GM Scores a Win: First Electric Car for the Masses
January 6, 2016
GM’s announcement of the Chevy Bolt gives it bragging rights in bringing out what, at least in theory, is the first 200 miles/charge vehicle at the 30k price point.
General Motors just beat Tesla Motors in the race to produce a truly affordable electric vehicle with triple-digit range.
Moments ago, GM CEO Mary Barra unveiled the all-electric Chevrolet Bolt at CES, providing the first look at what may be the most significant vehicle the automaker has built in decades. The little EV may look like just another five-door compact, but two figures make it an engineering masterstroke: 200 and 30,000.
That first number is its range: 200 miles on a fully charged battery. That’s a number exceeded only by Tesla, whose cheapest model starts north of $70,000. And that brings us to the second number. Chevy promises the Bolt will cost less than $30,000 after the $7,500 federal tax credit. Together, they make the Bolt the first EV that delivers excellent range at a great price. It is the electric car for the masses.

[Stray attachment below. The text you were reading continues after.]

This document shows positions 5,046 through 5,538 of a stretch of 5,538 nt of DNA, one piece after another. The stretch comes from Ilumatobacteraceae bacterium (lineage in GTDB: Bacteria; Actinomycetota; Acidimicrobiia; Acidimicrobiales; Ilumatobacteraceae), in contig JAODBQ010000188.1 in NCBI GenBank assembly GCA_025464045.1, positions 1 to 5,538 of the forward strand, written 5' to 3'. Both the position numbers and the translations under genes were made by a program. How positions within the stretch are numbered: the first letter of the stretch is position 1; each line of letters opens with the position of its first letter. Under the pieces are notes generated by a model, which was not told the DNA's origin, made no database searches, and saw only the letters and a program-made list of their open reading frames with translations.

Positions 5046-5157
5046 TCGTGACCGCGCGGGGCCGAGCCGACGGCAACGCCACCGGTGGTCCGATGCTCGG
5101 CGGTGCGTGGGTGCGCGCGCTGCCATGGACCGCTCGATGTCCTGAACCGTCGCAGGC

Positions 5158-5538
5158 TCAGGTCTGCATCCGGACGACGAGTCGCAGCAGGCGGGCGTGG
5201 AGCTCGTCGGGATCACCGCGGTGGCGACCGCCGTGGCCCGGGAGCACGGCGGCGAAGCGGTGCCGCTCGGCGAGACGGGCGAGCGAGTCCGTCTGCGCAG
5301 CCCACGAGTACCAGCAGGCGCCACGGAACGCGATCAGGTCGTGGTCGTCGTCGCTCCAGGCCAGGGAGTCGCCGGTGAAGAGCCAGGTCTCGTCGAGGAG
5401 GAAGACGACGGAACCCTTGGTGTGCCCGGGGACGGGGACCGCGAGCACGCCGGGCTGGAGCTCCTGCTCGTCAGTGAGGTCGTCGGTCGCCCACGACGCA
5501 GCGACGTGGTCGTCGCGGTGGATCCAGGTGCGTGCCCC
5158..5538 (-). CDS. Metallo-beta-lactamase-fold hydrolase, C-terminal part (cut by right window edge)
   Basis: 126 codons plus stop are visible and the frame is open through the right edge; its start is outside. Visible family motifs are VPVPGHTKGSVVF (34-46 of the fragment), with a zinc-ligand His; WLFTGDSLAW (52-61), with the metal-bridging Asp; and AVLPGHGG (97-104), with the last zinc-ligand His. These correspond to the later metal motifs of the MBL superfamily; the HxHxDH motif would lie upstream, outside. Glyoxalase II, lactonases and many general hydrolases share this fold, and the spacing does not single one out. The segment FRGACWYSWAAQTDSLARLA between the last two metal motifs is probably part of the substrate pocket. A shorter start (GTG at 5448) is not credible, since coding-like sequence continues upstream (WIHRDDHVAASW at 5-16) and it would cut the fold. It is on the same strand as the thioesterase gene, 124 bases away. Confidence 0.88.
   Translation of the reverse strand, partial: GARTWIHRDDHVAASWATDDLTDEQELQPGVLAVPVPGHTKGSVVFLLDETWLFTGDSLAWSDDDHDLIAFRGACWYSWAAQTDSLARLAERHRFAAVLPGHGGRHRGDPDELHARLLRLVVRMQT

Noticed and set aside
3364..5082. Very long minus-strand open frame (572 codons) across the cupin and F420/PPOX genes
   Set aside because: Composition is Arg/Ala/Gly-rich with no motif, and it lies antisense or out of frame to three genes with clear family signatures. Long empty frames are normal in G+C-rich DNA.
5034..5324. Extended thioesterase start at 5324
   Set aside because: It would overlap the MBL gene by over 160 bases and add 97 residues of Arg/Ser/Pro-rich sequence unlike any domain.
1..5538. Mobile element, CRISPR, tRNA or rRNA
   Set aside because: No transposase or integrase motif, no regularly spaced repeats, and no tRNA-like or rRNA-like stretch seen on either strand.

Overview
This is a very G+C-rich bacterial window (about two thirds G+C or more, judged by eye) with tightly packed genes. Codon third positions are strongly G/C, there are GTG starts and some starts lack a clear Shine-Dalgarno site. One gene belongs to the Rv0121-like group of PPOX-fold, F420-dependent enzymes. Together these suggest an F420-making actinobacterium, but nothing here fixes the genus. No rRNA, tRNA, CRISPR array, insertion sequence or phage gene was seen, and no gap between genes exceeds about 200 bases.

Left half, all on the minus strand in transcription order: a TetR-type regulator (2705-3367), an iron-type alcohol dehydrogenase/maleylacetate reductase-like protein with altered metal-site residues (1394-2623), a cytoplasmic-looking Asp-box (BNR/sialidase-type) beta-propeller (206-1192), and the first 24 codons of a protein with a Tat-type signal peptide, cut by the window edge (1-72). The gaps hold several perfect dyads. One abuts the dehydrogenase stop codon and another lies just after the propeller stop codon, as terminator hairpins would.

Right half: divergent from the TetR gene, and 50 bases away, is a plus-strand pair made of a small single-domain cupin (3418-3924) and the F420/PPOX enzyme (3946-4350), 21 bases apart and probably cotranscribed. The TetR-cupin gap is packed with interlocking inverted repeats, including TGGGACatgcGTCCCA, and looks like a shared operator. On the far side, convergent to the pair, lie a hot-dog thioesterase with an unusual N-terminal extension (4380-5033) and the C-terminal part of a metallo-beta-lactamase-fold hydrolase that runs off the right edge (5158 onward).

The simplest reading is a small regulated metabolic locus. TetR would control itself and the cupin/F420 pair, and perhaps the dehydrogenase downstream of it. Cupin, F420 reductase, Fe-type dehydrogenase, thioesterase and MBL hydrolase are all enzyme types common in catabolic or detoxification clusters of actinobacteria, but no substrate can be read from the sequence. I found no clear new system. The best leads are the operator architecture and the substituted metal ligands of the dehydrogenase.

The Bolt, says Chevrolet chief Alan Batey, “is what we mean by leading, not following.”
Leading, in this case, means winning a race among automakers to produce the first 200-mile, $30K EV. It’s the widely acknowledged point where range anxiety ceases to be a major problem for those interested in driving electric, for a cost less than that of the average new car sold in the US. GM’s most prominent competitor here is Elon Musk, who plans to unveil Tesla’s long-awaited affordable Model 3 in the spring and start production in 2017. VW and Nissan are also working on the problem, though neither has announced specific model plans.
Tesla, your move.